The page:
Anonymous said...

I've just recently discovered bloggingheads. . .I bookmarked it, though the one I saw probably should have put me off the whole thing: it was Christopher Hitchens versus Eric Alterman on why Christopher Hitchens Is Wrong About Everything. (Really.) Hitchens dominated the debate, while nonetheless remaining true to billing on the actual issues. It was a lesson in debate form on the uselessness of debate. Possibly there was another lesson about the temporarily superior efficacy of hard liquor (and, I suspect, speed) over long-term sanity.

Perhaps I'll feel strong enough to tackle Frum and company soon. . .in the meantime I enjoyed your remarks, particularly about TV having turned into "happy talk for happy earthworms" and devaluing sensory perception to the lowest pan-species denominator." Word.


Brendan said...

I confess to being a regular watcher -- nay, a fanboy -- of, and whether the site overall will ever be your cup of tea or not, I submit that it's unfair to judge its worth on the basis of its moments of Frum.

And yeah, it gets worse -- they also have on regular rotation Jonah Goldberg, Megan McArdle, Ann Althouse, Conn Carroll (now apparently being replaced by Matt Lewis), and a few others probably horrible enough to be suppressed by my memory. Bob Wright apparently subscribes to the Michael Jordan view of the world ("Republicans buy sneakers, too"), which means he gives airtime to more wingnuts than anyone should have to suffer.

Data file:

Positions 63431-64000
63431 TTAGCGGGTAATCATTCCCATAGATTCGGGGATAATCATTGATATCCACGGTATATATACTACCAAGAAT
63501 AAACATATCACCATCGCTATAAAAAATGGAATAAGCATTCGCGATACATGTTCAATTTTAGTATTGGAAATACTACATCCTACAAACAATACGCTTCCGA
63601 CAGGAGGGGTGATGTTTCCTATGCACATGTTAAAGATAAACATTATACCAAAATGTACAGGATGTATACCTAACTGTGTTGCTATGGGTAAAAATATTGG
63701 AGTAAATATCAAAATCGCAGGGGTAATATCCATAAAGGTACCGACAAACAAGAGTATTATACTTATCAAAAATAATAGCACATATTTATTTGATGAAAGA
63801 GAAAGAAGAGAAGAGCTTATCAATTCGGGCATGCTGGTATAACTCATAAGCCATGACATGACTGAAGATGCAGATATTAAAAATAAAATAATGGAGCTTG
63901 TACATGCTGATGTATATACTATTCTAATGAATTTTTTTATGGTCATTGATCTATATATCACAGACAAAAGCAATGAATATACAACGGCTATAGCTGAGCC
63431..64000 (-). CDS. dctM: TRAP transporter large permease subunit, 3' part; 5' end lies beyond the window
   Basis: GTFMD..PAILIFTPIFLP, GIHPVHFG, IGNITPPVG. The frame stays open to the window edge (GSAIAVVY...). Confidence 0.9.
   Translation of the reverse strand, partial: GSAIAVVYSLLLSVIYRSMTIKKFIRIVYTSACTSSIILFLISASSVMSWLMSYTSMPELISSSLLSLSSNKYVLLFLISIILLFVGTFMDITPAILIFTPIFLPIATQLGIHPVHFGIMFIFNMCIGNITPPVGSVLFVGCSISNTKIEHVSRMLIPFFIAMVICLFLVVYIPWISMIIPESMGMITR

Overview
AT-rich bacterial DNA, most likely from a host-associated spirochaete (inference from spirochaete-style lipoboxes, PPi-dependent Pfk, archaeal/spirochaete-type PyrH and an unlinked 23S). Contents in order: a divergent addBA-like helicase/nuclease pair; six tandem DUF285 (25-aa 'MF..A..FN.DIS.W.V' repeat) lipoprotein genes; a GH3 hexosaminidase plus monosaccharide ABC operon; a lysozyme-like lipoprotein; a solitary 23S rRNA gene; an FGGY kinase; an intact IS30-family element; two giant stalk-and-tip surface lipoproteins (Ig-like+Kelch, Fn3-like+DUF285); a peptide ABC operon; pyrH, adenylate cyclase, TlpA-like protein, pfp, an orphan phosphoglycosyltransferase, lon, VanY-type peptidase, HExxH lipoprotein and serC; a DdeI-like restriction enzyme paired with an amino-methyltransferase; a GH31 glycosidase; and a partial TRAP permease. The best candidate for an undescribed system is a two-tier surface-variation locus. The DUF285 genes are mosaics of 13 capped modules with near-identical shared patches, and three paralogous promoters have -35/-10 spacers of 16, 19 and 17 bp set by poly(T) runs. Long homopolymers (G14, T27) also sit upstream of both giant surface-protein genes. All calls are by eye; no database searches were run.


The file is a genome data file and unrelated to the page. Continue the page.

Nonetheless, it's got its good days, too. I'll skip the sell job and just say that for my money, it's better TV news than anything except for Stewart and Colbert.

And, @redscott, some other good liberals (by my standards, anyway) that show up from time to time include Bill Scher, Joshua Cohen, Rosa Brooks, Eric Alterman, David Corn, Jane Hamsher, Mark Kleiman, Rick Perlstein, Mark Schmitt, Rebecca Traister, Emily Bazelon, Michelle Goldberg, and Noam Scheiber.

Oh, and Mickey Kaus, of course. ;^)